THE OECD report on tax suggests there will be significant changes to the global tax landscape but they can also mean opportunities for Ireland.
1. While the OECD has done significant work in preparing today’s report, there is a considerable task ahead in terms of bringing the work to conclusion and in particular getting consensus from all member countries on an agreed implementation plan.
2. However, it is clear that the OECD is fully committed to the successful conclusion of the base erosion and profit shifting (BEPS) project. It is also clear that there will be significant changes ahead to the global tax landscape, with the only uncertainty being timing.
3. BEPS offers significant opportunity for Ireland as there is a focus on substance, with the OECD keen to see taxable profits aligned with real activity. Ireland is perfectly placed to benefit from such a new global regime as the large multinationals here all employ significant numbers. This puts us at a considerable advantage, in the longer term, compared with competing jurisdictions that have built regimes less reliant on actual substance.
4. However, BEPS also represents a significant risk for Ireland, in particular if we implement changes now to our tax regime that make us less competitive from a tax perspective vis a vis competing jurisdictions. By taking pre-emptive unilateral action now, we may gain some points from a reputational perspective but we also run the risk of significant existing or future investment going elsewhere, particularly if other jurisdictions maintain their own generous tax incentives. Given that the final lie of the land is unclear, the prudent approach is arguably to follow the BEPS project to completion before deciding on the best course of action. Only then will the parameters of the new global tax environment be clear.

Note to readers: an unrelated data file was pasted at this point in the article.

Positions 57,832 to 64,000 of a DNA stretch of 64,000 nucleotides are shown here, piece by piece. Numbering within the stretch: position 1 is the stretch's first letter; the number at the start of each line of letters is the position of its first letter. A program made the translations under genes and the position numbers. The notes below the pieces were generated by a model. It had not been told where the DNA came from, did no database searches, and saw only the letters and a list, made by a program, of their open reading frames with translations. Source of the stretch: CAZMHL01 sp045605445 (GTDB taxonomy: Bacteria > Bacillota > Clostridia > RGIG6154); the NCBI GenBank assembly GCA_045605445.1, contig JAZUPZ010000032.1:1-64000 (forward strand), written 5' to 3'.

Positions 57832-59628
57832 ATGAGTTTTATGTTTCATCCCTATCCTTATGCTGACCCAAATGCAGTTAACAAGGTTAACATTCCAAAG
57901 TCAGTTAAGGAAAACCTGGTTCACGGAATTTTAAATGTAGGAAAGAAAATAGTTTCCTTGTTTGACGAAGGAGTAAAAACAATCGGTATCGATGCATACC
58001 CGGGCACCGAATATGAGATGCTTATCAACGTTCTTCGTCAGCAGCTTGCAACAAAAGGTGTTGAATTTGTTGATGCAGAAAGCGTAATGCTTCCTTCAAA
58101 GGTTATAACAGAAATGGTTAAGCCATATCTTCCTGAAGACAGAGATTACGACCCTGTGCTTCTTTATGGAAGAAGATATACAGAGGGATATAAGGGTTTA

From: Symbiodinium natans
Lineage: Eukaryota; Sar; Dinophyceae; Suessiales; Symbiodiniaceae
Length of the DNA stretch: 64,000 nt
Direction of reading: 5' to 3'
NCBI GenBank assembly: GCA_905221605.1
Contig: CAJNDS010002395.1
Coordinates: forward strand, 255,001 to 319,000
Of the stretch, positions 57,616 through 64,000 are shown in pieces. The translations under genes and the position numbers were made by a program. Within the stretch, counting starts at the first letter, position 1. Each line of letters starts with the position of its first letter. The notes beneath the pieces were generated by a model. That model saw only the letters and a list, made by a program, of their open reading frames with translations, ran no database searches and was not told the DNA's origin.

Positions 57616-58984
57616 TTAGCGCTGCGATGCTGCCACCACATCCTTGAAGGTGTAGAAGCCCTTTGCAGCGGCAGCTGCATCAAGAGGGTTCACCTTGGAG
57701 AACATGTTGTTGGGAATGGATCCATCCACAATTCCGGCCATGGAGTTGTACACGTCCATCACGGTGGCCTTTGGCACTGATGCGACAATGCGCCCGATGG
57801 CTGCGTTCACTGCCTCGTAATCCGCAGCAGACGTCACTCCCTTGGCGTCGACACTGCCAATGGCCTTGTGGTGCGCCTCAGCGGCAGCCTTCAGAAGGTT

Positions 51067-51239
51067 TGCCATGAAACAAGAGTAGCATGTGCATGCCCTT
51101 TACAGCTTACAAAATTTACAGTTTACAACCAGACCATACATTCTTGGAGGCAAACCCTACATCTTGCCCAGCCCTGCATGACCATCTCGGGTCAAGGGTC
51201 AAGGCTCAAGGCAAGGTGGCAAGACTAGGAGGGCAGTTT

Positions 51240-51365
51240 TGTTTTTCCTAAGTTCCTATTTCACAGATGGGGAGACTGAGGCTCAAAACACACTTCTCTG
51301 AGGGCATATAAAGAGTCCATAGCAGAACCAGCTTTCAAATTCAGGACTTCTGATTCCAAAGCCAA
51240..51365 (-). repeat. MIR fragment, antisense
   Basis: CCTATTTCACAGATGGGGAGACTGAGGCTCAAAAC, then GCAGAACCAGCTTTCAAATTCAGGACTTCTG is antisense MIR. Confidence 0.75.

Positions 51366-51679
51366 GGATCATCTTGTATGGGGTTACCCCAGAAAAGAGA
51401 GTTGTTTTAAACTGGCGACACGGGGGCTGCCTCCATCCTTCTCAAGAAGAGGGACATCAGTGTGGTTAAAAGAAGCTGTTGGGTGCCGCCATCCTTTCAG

5. A statement on which course of action Ireland is to pursue in relation to international tax strategy will be included in the Minister’s Budget speech next month. This will be watched closely by overseas investors around the world. At a minimum, we must give investors certainty as to both our short and long term tax strategy. If we get it right, the BEPS initiative has considerable potential upside for the Irish economy. However, a wrong manoeuvre could be costly.
Peter Vale is a tax partner at Grant Thornton.